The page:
Enemy property must go to government: Supreme Court
The bench refused to hear the writ petition of Congress Rajya Sabha MP Husain Dalwai.
The Supreme Court (SC) on 6 February 2017 ruled that the enemy property should be handed over to the government and should not get transferred to the descendants of the erstwhile owners.
The ruling was made by a bench of Chief Justice J S Khehar and Justice N V Ramana. The bench refused to hear the writ petition of Congress Rajya Sabha MP Husain Dalwai.
Dalwai challenged the validity of the Union Government's decision to re-promulgate Enemy Property (Amendment and Validation Act), 2016 ordinance for the fifth time, terming it a violation of constitution bench decision. However, the bench ruled that the petitioner should raise the issue in Parliament.
The ordinance amends a 50-year-old law to guard against claims of succession or transfer of properties left by people who migrated to Pakistan and China after the wars.
The case was presented by Senior advocate Anand Grover, who pleaded that re-promulgation of the enemy property ordinance was contrary to the law laid down by the SC. However, after finding it difficult to convince the bench, Grover withdrew the petition thereafter.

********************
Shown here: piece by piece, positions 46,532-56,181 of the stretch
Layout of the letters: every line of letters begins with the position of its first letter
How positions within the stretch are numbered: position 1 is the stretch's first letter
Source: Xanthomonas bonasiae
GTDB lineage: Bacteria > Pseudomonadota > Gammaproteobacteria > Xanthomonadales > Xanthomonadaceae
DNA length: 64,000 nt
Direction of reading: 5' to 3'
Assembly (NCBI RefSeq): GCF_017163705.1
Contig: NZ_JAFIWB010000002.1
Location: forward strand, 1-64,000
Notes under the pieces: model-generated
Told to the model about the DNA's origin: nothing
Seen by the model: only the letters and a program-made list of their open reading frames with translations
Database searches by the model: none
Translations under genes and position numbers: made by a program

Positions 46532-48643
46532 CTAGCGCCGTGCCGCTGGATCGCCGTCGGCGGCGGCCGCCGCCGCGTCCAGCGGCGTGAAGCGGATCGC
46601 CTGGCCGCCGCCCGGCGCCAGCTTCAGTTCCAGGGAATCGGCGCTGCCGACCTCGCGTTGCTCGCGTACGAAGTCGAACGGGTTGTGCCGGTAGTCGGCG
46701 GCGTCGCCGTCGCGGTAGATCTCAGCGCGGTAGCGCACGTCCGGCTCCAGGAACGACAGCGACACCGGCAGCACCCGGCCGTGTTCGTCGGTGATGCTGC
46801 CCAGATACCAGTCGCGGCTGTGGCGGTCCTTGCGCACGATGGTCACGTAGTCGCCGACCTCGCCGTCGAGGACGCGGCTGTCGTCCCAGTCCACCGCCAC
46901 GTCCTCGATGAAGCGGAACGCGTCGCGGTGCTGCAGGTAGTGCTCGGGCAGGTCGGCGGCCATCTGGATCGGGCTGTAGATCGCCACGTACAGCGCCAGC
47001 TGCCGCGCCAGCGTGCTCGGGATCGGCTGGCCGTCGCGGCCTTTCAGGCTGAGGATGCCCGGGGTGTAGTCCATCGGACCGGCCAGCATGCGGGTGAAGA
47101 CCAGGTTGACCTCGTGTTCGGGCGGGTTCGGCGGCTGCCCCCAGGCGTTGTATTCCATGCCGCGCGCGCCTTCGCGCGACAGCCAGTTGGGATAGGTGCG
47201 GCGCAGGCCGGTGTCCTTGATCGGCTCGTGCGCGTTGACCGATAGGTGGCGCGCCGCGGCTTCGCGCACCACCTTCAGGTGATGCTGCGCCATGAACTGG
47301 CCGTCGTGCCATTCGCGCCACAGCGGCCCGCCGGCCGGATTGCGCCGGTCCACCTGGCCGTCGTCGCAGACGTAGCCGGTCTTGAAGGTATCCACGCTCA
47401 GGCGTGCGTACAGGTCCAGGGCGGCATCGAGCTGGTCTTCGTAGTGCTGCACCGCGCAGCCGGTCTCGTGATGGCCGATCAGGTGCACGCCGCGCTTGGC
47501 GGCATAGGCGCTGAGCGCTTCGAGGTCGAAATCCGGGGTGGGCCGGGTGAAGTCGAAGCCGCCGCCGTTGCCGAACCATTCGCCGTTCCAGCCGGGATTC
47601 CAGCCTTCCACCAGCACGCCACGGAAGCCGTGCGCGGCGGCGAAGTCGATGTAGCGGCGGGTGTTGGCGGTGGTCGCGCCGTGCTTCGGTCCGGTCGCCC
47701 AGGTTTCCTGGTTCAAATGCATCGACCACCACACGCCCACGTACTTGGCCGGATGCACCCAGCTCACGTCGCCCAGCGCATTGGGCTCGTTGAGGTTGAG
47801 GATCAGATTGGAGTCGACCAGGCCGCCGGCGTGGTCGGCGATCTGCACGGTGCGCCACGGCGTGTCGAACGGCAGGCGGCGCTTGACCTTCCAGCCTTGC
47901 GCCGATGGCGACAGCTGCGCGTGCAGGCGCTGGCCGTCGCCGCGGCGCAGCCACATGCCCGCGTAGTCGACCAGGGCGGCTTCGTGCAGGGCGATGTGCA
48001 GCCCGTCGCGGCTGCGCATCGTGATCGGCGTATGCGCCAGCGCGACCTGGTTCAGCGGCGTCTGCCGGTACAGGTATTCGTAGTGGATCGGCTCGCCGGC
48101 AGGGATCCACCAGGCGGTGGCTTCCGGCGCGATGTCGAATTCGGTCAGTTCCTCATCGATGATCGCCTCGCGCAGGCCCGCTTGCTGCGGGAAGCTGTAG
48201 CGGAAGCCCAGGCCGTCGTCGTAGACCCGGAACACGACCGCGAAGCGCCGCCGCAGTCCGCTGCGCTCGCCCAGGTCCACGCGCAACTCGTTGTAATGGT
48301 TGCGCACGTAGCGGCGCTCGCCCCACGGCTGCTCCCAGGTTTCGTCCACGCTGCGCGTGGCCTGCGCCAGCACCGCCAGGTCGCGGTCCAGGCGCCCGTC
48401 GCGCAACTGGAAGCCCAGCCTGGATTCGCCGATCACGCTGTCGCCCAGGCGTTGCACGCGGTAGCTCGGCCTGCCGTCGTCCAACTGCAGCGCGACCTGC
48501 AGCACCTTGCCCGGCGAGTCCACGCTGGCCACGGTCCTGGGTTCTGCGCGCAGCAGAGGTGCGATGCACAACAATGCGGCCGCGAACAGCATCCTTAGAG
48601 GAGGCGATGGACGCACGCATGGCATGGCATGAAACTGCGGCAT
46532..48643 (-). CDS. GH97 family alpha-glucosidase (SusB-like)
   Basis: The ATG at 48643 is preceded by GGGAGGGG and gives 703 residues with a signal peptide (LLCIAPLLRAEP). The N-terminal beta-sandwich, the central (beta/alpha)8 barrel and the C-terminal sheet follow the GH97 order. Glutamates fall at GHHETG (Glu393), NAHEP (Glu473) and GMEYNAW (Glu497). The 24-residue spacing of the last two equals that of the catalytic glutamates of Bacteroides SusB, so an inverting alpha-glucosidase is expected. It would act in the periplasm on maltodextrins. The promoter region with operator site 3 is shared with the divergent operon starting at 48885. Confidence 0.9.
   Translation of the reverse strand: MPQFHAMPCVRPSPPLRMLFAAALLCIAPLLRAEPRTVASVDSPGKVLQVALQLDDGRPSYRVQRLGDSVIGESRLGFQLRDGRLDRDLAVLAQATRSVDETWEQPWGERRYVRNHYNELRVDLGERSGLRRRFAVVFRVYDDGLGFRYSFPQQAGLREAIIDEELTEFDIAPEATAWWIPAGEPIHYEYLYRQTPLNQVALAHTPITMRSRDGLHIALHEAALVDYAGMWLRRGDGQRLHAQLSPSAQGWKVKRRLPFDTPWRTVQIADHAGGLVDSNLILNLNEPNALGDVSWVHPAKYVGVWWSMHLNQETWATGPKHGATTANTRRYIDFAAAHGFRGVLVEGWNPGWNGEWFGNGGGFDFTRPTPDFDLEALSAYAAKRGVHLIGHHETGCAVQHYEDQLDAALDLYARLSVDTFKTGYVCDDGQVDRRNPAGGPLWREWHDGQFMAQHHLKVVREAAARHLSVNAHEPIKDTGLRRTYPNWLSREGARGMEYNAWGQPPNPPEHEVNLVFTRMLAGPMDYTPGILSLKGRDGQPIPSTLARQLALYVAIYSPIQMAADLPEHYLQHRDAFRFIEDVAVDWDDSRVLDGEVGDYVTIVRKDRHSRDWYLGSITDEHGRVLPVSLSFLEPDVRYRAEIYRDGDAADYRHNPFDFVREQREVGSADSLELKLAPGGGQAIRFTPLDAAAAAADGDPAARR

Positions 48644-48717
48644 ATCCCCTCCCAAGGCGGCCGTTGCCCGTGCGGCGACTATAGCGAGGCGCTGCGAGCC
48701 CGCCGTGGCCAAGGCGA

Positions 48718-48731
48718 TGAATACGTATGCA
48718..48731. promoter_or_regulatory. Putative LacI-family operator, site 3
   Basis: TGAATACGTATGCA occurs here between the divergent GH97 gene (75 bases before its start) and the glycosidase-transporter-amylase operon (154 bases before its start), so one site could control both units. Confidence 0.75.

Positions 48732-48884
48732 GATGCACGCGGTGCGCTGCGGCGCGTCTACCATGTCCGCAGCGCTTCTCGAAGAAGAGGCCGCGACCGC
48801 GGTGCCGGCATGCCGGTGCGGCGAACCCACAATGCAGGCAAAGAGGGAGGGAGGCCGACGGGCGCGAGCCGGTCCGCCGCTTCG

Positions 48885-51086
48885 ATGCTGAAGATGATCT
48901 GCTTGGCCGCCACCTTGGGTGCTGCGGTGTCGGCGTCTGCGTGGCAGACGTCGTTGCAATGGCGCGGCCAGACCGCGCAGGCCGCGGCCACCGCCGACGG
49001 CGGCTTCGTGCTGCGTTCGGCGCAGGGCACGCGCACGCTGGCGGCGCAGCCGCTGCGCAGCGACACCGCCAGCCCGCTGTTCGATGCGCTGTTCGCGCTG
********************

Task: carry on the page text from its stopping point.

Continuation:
The Enemy Property (Amendment and Validation) Ordinance, 2016 was promulgated by the President Pranab Mukherjee on 7 January 2016 to amend the Enemy Property Act, 1968 and the Public Premises (Eviction of Unauthorised Occupants) Act, 1971.
A bill on the same lines was passed in Lok Sabha in March 2016. However, when the bill was tabled in Rajya Sabha, it was referred to a select committee and then the Parliament Session was adjourned.
The ordinance was re-promulgated in April 2016. However, there was no legislative action. It was re-promulgated for the third time on 31 May 2016. The process continued and it was re-promulgated for the fifth time in December 2016.
The Union Government failed to pass the bill in Rajya Sabha during the Winter Session due to repeated adjournments over the Demonetisation issue.